1924 Asterolepis(l) Weber, p. 135.

1943 Yoglinia Obruchev, p. 41; 1965 Halstead Tarlo, pp. 93-95.

1965 Psammolepis Halstead Tarlo, p. 111 (pars).

1964 Crenosteus Halstead Tarlo, p. 117; 1965 Halstead Tarlo, p. 141.

2009 Oredezhosteus Moloshnikov, pp. 197, 199.

Type species. Psammosteus maeandrinus Agassiz, 1844.

Diagnosis. The dorsal plate is entirely covered with cyclomorial tesserae characterized by concentric type of growth. The ventral plate is elongated, without posterior notch and covered with tesserae. The branchial plates are stenobasal, transversely elongated, flattened. Their distal part bears ornamentation, the proximal part of the ventral side is covered with elongated tesserae, which are usually detached in fossils. Dentine tubercles are of various shapes, their structure can be complicated partly due to lengthening or branching of marginal crenulations. In some places tubercles fuse into ridges, especially on the branchial plates.

Species composition. Psammosteus asper Obruchev, 1965; P. bergi (Obruchev, 1943); P. bystrowi Obruchev, 1965; P. cuneatus Obruchev, 1965; P. falcatus Gross, 1942; P. kiaeri Halstead Tarlo, 1964; P. levis Obruchev, 1965; P. livonicus Obruchev, 1965; P. maeandrinus Agassiz, 1844; P. megalopteryx (Trautschold, 1880); P. pectinatus Obruchev, 1965; P. praecursor Obruchev, 1947; P. tchernovi Obruchev, 1965; P. tenuis Obruchev, 1965.

Remark. The genus Oredezhosteus Moloshnikov is included in the genus Psammosteus on the basis of stenobasal branchial plates and cyclomorial tesserae.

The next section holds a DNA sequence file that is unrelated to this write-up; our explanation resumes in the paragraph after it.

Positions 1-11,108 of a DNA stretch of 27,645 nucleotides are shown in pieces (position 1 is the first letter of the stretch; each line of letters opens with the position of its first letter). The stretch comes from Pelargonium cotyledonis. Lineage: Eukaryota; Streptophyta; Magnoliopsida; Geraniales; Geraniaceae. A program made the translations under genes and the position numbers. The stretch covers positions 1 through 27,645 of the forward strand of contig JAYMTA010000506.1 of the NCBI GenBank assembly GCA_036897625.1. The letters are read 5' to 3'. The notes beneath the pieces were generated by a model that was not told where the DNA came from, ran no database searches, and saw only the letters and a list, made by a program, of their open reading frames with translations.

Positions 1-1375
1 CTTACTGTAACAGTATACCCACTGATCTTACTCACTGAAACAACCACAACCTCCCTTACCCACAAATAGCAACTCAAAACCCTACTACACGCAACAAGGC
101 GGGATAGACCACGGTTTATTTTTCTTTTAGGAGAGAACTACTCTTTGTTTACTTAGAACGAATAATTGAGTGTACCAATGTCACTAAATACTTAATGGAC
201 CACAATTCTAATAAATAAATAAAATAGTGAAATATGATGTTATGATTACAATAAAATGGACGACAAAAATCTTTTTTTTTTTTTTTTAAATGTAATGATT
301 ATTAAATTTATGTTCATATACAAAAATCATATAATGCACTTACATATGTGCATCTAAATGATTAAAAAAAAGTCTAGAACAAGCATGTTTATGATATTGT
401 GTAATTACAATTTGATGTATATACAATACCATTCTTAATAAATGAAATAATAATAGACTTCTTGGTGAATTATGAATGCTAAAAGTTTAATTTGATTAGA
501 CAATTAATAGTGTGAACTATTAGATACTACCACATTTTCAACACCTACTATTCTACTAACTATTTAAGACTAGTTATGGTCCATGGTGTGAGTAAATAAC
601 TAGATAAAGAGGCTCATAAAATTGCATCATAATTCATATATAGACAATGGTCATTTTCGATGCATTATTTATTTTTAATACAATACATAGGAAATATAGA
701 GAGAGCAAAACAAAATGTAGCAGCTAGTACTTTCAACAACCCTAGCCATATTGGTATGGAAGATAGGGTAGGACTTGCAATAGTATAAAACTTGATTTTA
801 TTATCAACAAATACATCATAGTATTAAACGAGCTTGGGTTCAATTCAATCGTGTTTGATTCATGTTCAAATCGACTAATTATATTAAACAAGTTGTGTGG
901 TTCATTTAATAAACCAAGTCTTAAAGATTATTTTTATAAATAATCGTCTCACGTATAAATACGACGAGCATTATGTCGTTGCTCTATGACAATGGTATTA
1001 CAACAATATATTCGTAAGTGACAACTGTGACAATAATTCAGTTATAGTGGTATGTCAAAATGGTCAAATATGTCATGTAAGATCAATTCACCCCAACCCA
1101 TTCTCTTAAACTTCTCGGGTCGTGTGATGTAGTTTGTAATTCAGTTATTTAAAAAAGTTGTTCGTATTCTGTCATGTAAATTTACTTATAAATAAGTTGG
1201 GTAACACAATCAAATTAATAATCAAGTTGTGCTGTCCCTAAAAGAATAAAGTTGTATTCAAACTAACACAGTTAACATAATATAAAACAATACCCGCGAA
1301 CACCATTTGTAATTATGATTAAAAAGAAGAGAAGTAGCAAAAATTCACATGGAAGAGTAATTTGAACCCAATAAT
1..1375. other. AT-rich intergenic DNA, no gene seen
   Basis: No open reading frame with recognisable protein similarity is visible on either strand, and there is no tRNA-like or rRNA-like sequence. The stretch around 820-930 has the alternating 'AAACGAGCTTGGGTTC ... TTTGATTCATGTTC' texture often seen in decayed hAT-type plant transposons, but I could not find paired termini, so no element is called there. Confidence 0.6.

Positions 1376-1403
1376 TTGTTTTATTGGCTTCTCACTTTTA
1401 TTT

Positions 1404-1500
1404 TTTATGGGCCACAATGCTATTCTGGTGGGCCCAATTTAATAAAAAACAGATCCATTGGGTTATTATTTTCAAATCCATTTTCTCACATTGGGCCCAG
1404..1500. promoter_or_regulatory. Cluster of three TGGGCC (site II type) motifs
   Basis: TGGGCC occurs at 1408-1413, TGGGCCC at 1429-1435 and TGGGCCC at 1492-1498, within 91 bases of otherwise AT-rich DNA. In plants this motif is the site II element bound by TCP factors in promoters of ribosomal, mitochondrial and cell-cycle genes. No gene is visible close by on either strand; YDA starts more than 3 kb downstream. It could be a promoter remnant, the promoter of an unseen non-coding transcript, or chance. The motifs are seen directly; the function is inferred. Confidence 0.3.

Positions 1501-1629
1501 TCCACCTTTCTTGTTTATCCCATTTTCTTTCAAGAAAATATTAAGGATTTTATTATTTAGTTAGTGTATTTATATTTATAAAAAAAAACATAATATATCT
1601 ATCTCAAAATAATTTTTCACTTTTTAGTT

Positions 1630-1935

Psammosteus livonicus Obruchev, 1965 Figures 2-8

1965 Psammosteus livonicus Obruchev in Obruchev & Mark-Kurik, p. 238, pl. 94, figs 1, 2; 1965 Novitskaya, pp. 275-277, fig. 221; 1968 MarkKurik, pp. 420-421, fig. 11A; 1968 Obruchev & Mark-Kurik, p. 280, fig. 1, 3D; 2004 Novitskaya, p. 191; 2005 Elliott & Mark-Kurik, pp. 101, 103, fig. 4F.

1965 Psammolepis aerata Obruchev in Halstead Tarlo, p. 111, pl. 19, fig. 9.

2009 Oredezhosteus livonicus Moloshnikov, p. 199, fig. 1a.

2009 Oredezhosteus kuleshovi Moloshnikov, p. 200, fig. 1b, c; pl. 13, figs 1-5.

Holotype. PIN 1737/7, right branchial plate (Obruchev & Mark-Kurik 1965, pl. 94, figs 1, 2), Latvia, left bank of the Daugava River, Pasta muiza, outcrop 1; Upper Devonian, Frasnian, Amata RS.

Material. Left branchial plates: GTC 1690-2, GTC 1690-3, GTC 1690-6, GIT 116-272, GIT 116-275, PIN 1737/8, Pasta muiza; PM SPU 71-1, Borschovo. Right branchial plates: GTC 1690-1, GTC 1690-4, GTC 1690-5, G 43-251, G 43-252, G 43-261, GIT 116-273, GIT 116-288, PIN 1737/7, Pasta muiza; PIN 1737/74, Yam-Tesovo. Small fragments of branchial plates: G 43-278, Pasta muiza; PIN 220/527, PM SPU 71-3, Milodezh; PIN 1737/75, Yam-Tesovo; PM SPU 71-6, Andoma Hill, outcrop N-2. Dorsal plate GIT 25-12, Pasta muiza. Ridge scales: G 43-285, G 43-304, PIN 1737/9, Pasta muiza; PIN 1737/76, Yam-Tesovo. Fragment of undetermined plate PM SPU 71-4, Yam-Tesovo. Tesserae: GIT 116-327, GIT 116-328, Pasta muiza, PM SPU 71-5, Yam-Tesovo, PM SPU 71-7, PM SPU 71-8 Andoma Hill, outcrop N-2. Isolated tubercle PM SPU 71-2, Borschovo. Thin section across of branchial plate: A.3-1, Pasta muiza. Remark: all Pasta muiza specimens come from outcrop 1, except ridge scale PIN 1737/9 which comes from outcrop 2.

Occurrence. Amata RS, Frasnian, Upper Devonian, Bothriolepis prima-B. obrutschewi Zone, Latvia, Russia.